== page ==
In the organic charge transfer salts the experimental situation is not as clear. There are clear theoretical predictions of unconventional superconductivity with nodes in the gap.
Hence, I was interested to read the paper:
Location of gap nodes in the organic superconductors kappa-(ET)2Cu(NCS)2 and kappa-(ET)2Cu[N(CN)2]Br determined by magnetocalorimetry
L. Malone, O.J. Taylor, J.A. Schlueter, and A. Carrington
This experiment is difficult [measuring the specific heat at low temperatures while rotating a magnetic field within the layers] and its interpretation is subtle. The conclusion is that the nodes are as shown below. This is where they are predicted to be by both spin fluctuation and RVB theory. (A nice article by Ben Powell discusses the relevant theory).
The authors (helpfully and honestly) point out that these results are inconsistent with some thermal conductivity measurements.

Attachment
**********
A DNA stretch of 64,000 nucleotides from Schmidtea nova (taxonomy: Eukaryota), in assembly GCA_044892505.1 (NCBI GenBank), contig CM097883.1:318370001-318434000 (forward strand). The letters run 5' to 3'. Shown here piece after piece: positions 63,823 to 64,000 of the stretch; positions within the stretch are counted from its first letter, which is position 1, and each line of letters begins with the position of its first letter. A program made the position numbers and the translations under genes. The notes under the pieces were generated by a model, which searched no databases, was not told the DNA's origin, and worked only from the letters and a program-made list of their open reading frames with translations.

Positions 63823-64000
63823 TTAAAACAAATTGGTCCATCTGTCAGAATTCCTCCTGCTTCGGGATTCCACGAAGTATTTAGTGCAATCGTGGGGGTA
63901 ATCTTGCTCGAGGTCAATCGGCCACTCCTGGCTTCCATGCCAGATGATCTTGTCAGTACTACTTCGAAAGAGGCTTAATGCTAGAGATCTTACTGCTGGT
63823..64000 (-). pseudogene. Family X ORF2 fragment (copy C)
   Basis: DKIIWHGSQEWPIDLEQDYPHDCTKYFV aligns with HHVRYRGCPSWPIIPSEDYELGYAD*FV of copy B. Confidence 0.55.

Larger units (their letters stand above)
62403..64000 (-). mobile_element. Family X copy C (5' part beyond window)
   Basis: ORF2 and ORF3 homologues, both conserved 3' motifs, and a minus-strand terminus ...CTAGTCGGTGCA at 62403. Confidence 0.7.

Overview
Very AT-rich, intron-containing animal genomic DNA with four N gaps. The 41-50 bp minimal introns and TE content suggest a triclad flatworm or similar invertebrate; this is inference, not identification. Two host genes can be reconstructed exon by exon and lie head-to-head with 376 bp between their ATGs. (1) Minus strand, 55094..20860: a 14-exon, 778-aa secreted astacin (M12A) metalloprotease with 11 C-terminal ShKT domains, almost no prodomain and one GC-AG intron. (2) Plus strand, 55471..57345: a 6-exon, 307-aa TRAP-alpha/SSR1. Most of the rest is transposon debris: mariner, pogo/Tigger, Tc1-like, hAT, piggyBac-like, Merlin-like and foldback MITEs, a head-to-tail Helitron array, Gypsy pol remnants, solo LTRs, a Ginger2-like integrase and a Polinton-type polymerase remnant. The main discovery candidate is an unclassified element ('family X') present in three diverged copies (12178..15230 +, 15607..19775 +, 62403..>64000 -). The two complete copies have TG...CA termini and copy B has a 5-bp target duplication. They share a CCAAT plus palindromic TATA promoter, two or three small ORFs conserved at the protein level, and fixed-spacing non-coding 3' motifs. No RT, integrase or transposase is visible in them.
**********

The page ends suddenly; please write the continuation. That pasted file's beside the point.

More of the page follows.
However, Tony Carrington pointed out to me:
The point is that the results could be consistent if they are in different parts of the B/T phase diagram. The problem is that in both thermal conductivity and specfic heat measurements the sign of the oscillations changes as a function of B and T. In the low B, low T limit both give a maximum when B is in the antinodal direction, but this becomes a maximum at higher T and higher B. For thermal conductivity this occurs at a different temperature compared to the specific heat (according to Vekhter's model). So both could be consistent with the same nodal structure.
Something that would be particularly interesting would be to do similar measurements on a different organic charge transfer described in an earlier post because RVB theory predicts the nodes would be in a different location.